As I have published in recent blogs, I am entering another phase in my life (after the suicide of my soulmate Steve in 2015 and my Parkinson’s disease diagnosis eight months later. As such, I am trying to find a new balance in more ways than one. What prompted me to write today is to express gratitude, something I need to do more often.
My heart was filled with thanks today — so much so, it brought tears to my eyes. This was precipitated by my experiences that occurred over the past week or so. The common theme with these occurrences is they are all random acts of kindness by some people whom I consider to be very close friends. It is these good deeds that make me realize how lucky I am to have these people in my life. Having them to lean on gives me great comfort in facing some of the obstacles I encounter — obstacles, that in the past, I would have relied on Steve to be there for me through.
Last week, my friend Mike and his wife Ramona attended a Project 9 Line benefit dinner with me. I knew it was going to be an emotional night for me, and Mike and Ramona stood by my side and supported me through my tears. Mike is also a constant figure at my house after every snow storm, shoveling my driveway. I was not alone at the dinner, nor am I ever alone after a snow storm.
My cousin Terry and her husband Allan who live more than an hour away from me drove over 150 miles one day to get me some vegan ice cream and bring me some homemade soup. Since I am on a strict plant-based diet, I have lost a lot of weight. As such, Terry wants to make sure I put on a few pounds to reach a healthier weight. I am not alone.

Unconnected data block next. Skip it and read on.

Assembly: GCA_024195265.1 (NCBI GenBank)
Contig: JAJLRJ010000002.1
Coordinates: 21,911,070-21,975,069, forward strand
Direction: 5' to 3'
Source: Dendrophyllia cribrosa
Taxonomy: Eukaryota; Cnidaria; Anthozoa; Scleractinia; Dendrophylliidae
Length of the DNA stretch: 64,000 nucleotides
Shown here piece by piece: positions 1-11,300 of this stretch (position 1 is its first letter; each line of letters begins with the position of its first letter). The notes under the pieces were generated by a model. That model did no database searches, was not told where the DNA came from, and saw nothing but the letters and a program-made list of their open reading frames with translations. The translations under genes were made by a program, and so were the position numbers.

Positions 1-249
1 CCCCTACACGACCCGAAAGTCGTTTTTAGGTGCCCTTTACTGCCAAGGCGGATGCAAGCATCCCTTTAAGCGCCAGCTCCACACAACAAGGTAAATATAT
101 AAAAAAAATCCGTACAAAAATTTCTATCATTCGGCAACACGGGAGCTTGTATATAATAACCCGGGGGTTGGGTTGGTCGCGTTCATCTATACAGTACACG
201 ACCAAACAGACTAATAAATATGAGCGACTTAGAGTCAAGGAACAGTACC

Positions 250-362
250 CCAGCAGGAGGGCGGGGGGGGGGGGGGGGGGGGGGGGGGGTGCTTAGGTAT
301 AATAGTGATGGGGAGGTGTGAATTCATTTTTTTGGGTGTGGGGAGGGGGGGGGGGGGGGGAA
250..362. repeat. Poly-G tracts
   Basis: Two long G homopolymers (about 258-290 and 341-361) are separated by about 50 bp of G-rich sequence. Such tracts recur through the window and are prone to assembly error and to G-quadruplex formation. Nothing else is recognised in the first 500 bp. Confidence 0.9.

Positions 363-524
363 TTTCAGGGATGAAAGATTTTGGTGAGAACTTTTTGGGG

This week, my friend Judy went with me to my future home to help me choose paint, carpet and tile colors. I have been in such a daze lately, I was pretty much useless in making my choices. However, Judy is so good at asking questions and taking notes, I knew I didn’t have to worry about remembering what I decided, plus I was lucky to have her expert opinion on color selections. I was not alone.
Yesterday, my rabbit chewed through my computer power cord, rendering the PC useless when the battery wore down. Since I am so dependent on my computer and I knew it would take days for me to get a new power adapter, I reached out to my friend Bob, a former co-worker of mine from IBM. He offered to strip and tape the chewed cable to make it functional again. Once again, I was not alone.
I am so grateful for having these people in my life. They may consider their help to be no big deal. However, what they all have done for me is huge. As I have said many times before, I will always be lonely without Steve, but I will never be alone
If you or someone you know needs help, visit our suicide prevention resources page.
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